In May, after considering the petition at 15 consecutive conferences, the justices weighed in again on issues relating to abortion – this time, an Indiana law that would require fetal remains to be cremated or buried and bar abortions based on race, sex or disability. The U.S. Court of Appeals for the 7th Circuit declared the law unconstitutional, but the Supreme Court gave the state a partial victory: In an unsigned opinion issued without oral argument, the Supreme Court allowed the state to enforce the fetal-remains provision, but left in place the part of the lower court’s ruling that struck down the ban on abortions based on the race, sex or disability of the fetus. The justices did not, however, act on another petition from Indiana – involving a challenge to a state law requiring a woman seeking an abortion to obtain an ultrasound at least 18 hours before the abortion – before they left for their summer recess.
October Term 2018 was a relatively quiet one for issues relating to religion. In June, by a vote of 7-2, the court ruled that the presence of a 40-foot cross, erected nearly a century ago as a memorial to soldiers killed during World War I, in a traffic circle outside Washington, D.C., does not violate the Constitution’s establishment clause, which bars the government from favoring one religion over another. But the ruling was fairly narrow, leaving many thornier issues about religious symbols on public property, and the court’s establishment clause jurisprudence more broadly, for another day.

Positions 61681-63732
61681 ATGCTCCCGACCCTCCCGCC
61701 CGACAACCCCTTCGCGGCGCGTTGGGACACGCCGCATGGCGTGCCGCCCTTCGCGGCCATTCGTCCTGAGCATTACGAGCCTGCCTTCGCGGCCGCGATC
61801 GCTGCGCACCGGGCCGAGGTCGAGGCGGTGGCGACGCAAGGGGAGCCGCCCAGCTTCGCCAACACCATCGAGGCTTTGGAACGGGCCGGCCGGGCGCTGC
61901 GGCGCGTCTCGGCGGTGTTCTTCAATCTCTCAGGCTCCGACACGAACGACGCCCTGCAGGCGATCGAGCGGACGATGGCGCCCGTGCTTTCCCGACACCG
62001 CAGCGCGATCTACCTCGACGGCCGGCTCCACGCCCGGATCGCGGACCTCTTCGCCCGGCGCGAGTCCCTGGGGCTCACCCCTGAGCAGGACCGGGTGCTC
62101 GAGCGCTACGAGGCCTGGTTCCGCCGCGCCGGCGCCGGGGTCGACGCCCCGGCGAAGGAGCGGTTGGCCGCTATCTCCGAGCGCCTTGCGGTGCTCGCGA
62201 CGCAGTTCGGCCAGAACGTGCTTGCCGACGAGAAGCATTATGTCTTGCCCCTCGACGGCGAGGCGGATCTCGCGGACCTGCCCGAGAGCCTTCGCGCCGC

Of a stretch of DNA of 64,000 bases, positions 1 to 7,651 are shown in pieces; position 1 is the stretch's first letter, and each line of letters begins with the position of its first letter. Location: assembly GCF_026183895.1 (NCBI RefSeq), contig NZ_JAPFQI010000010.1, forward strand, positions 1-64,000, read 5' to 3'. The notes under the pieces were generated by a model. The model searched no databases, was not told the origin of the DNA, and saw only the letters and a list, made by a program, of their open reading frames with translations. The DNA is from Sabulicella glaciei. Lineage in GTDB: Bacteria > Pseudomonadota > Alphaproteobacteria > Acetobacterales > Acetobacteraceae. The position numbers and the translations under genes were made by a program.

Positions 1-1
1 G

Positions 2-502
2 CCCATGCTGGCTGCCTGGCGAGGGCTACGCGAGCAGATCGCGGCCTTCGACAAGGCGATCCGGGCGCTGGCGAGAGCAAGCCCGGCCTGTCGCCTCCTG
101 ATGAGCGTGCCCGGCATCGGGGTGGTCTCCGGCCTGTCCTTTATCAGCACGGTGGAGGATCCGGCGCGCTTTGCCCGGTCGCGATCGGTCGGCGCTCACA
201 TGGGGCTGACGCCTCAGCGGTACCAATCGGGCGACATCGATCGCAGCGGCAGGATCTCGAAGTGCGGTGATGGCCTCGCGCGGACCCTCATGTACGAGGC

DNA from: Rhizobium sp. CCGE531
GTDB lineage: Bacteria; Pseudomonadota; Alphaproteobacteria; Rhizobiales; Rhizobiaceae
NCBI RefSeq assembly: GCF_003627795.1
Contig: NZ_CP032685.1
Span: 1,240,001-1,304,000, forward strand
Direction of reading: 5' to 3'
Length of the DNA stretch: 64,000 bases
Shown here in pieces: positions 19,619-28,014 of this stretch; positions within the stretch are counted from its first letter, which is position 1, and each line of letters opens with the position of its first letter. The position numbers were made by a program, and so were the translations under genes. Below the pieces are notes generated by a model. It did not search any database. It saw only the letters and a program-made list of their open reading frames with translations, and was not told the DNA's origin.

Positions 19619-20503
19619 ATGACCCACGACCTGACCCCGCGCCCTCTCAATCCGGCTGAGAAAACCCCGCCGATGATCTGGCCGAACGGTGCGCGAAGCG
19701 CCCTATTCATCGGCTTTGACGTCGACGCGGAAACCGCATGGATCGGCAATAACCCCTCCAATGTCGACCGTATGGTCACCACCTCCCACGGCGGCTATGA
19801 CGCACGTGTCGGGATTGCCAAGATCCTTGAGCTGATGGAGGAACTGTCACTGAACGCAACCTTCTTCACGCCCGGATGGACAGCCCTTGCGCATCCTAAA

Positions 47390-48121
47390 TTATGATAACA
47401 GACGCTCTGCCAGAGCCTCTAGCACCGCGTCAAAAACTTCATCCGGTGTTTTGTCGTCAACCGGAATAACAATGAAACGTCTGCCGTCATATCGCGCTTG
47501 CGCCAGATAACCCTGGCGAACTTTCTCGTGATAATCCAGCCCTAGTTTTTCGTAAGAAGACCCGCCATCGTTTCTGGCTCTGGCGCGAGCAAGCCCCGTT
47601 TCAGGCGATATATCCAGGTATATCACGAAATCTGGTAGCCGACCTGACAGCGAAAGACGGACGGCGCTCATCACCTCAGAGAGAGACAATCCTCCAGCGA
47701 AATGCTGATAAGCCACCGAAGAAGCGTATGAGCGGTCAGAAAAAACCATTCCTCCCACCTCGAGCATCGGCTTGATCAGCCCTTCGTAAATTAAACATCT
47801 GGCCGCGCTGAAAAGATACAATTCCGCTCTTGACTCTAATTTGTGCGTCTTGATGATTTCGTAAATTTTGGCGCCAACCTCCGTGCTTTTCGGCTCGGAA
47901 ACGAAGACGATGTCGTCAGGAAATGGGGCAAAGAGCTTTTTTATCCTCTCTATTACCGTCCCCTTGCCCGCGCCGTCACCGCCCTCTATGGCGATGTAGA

One case involving religion is already on the court’s docket for next term. In Espinoza v. Montana Department of Revenue, the justices will consider a dispute over public funding for parents who send their children to religious schools. The Montana Supreme Court struck down a state law that authorized tax credits to provide scholarships for private schools, including religious schools; now the Supreme Court will review that ruling.
Shortly before Kennedy stepped down, the Supreme Court issued its decision in the case of Jack Phillips, a Colorado baker who, citing his religious beliefs, declined to make a custom wedding cake for a same-sex couple. In an opinion that Kennedy wrote for the court, the justices ruled for Phillips, but without reaching the merits of Phillips’ claim that requiring him to make a cake would violate his rights under the First Amendment. Instead, the court concluded, the Colorado administrative agency that had ruled against Phillips had treated him unfairly by being too hostile to his religious beliefs. But the question presented by Phillips’ case could return to the Supreme Court soon: In June, the Washington Supreme Court ruled against a florist who had refused to provide custom floral arrangements for a same-sex wedding. Attorneys for the florist, Barronelle Stutzman, have announced that they intend to petition the Supreme Court for review of that ruling.
Immigration will also be a hot topic in the upcoming term. Before leaving for their summer recess, the justices announced that they would weigh in on the Trump administration’s decision to end the “Deferred Action for Childhood Arrivals” program, known as DACA, which allows young adults who were brought to this country illegally as children to apply for protection from deportation. And other cases relating to immigration could arrive at the court soon, including challenges to the Trump administration’s new rules limiting the circumstances in which migrants can apply for asylum.
The Supreme Court is likely to issue many of its decisions in these high-profile cases in June of next year – right in the middle of the 2020 presidential campaign. If so, the Supreme Court could play a key role in the campaign, and its rulings may highlight the significance of even a single justice. This week SCOTUSblog will host a symposium looking at the Supreme Court after Kennedy’s retirement, with legal experts from both sides of the ideological spectrum weighing on some of these issues. We hope you enjoy the discussion!
This post was originally published at Howe on the Court.